Memorable Teaching by Peps Mccrea is an excellent short read as an introduction to some of the big areas of cognitive science.
After a brief overview of the architecture of Long Term Memory and Working Memory, and how they interact to create Deep and Durable learning, Mccrea launches into an explanation of his 9 Principles of Memorable Teaching.
Each Principle is described concisely, with descriptions and key ideas, and further reading on the topic.
I created this sketch note summary of the key points for me.
There are lots of links to things I have been working on over the last few years, such as: removing most of my displays and streamlining my resources (Principle 1); thinking about the cognitive load by breaking tasks down (Principle 4); ideas from variation theory and examples and non-examples (Principle 6); desirable difficulties and especially spaced retrieval through low stakes quizzes and starter activities (Principle 7).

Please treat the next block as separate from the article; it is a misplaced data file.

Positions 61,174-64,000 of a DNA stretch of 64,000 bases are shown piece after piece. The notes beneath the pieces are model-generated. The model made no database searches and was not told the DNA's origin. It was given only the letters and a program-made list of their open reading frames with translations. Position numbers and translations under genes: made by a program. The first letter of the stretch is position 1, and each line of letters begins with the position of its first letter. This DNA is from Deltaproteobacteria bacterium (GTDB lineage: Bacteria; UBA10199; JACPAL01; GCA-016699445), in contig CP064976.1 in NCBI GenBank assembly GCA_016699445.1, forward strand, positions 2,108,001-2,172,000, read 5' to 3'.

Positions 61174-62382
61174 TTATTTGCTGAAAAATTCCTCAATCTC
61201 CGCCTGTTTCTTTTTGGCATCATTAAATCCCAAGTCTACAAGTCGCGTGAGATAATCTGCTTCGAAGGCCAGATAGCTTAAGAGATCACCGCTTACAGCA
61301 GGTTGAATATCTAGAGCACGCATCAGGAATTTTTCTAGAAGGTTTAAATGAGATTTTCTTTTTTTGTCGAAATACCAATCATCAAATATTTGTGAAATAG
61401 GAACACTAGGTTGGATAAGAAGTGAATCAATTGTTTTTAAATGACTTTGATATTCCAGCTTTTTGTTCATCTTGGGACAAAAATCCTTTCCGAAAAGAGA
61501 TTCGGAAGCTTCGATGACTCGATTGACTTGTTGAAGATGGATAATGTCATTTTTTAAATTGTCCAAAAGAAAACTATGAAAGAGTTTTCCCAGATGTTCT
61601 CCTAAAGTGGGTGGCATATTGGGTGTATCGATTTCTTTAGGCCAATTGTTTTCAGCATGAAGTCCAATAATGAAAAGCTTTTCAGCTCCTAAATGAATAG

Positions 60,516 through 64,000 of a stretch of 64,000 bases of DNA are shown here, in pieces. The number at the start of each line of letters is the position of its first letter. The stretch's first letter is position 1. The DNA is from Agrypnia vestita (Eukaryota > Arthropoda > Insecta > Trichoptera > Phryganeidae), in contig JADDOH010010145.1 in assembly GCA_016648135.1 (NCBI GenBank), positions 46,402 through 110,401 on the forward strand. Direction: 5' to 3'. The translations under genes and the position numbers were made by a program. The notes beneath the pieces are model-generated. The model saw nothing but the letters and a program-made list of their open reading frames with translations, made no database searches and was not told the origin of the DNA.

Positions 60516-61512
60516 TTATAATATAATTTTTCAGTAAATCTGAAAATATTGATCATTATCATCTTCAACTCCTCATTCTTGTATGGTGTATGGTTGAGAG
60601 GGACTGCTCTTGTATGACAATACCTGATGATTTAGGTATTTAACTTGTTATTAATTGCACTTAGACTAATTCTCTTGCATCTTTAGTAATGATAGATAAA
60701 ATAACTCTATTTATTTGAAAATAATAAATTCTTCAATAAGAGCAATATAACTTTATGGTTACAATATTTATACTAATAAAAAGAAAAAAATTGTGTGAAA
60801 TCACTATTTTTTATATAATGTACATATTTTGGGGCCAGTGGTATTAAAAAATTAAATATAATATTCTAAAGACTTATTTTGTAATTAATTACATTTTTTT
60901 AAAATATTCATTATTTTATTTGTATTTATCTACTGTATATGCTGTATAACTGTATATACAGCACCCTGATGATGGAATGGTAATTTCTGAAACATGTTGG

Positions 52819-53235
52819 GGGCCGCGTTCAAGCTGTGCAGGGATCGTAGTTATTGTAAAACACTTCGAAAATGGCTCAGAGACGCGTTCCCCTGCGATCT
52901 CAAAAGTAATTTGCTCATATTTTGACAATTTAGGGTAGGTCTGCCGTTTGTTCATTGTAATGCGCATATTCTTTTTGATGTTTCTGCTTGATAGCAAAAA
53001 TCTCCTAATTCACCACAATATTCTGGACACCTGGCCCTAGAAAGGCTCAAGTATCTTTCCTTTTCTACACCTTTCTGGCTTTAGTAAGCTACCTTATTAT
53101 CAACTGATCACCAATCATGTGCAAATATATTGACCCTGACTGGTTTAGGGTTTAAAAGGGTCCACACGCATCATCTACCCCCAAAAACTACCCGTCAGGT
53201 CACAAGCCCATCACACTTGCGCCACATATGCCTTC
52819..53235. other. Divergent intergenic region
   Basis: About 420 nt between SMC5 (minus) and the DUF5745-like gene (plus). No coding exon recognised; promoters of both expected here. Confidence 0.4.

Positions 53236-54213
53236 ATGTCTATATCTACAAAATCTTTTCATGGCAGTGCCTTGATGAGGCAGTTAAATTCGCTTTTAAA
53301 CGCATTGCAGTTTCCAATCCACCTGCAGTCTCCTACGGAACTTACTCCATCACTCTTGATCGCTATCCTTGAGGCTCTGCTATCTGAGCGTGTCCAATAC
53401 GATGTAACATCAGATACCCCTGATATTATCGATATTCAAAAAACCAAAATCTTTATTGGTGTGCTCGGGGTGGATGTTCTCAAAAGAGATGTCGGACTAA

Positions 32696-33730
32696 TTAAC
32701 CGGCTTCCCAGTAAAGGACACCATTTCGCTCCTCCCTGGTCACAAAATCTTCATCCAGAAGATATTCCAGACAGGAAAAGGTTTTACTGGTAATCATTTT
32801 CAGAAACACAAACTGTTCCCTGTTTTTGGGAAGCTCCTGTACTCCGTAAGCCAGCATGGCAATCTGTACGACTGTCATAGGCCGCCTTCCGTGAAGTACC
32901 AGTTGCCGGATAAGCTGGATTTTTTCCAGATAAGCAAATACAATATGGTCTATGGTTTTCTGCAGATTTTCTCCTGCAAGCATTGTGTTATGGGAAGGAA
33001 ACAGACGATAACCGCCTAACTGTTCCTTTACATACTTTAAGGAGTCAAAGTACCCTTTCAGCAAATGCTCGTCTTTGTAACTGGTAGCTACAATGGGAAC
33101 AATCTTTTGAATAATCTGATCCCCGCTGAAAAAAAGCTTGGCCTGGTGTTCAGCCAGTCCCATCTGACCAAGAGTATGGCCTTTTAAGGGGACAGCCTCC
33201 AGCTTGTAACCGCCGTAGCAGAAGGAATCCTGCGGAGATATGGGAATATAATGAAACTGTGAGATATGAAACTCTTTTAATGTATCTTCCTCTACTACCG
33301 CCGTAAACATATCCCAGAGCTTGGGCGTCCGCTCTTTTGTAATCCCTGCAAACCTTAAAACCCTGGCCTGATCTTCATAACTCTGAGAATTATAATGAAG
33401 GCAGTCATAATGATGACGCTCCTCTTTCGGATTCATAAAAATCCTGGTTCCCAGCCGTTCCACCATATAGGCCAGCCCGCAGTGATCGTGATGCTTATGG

Over the last few weeks I have been thinking about Mark McCourt's idea of the Teach->Do->Practise->Behave model of learning, which links in with Principle 8.
One area I want to work on more is making my students elaborate more. I am using Cold Call a lot more now to do this, bouncing answers from one to the next, but I still need to work on priming their minds and tethering to their prior knowledge in a more deliberate way.
I am a maths teacher looking to share good ideas for use in the classroom, with a current interest in integrating educational research into my practice.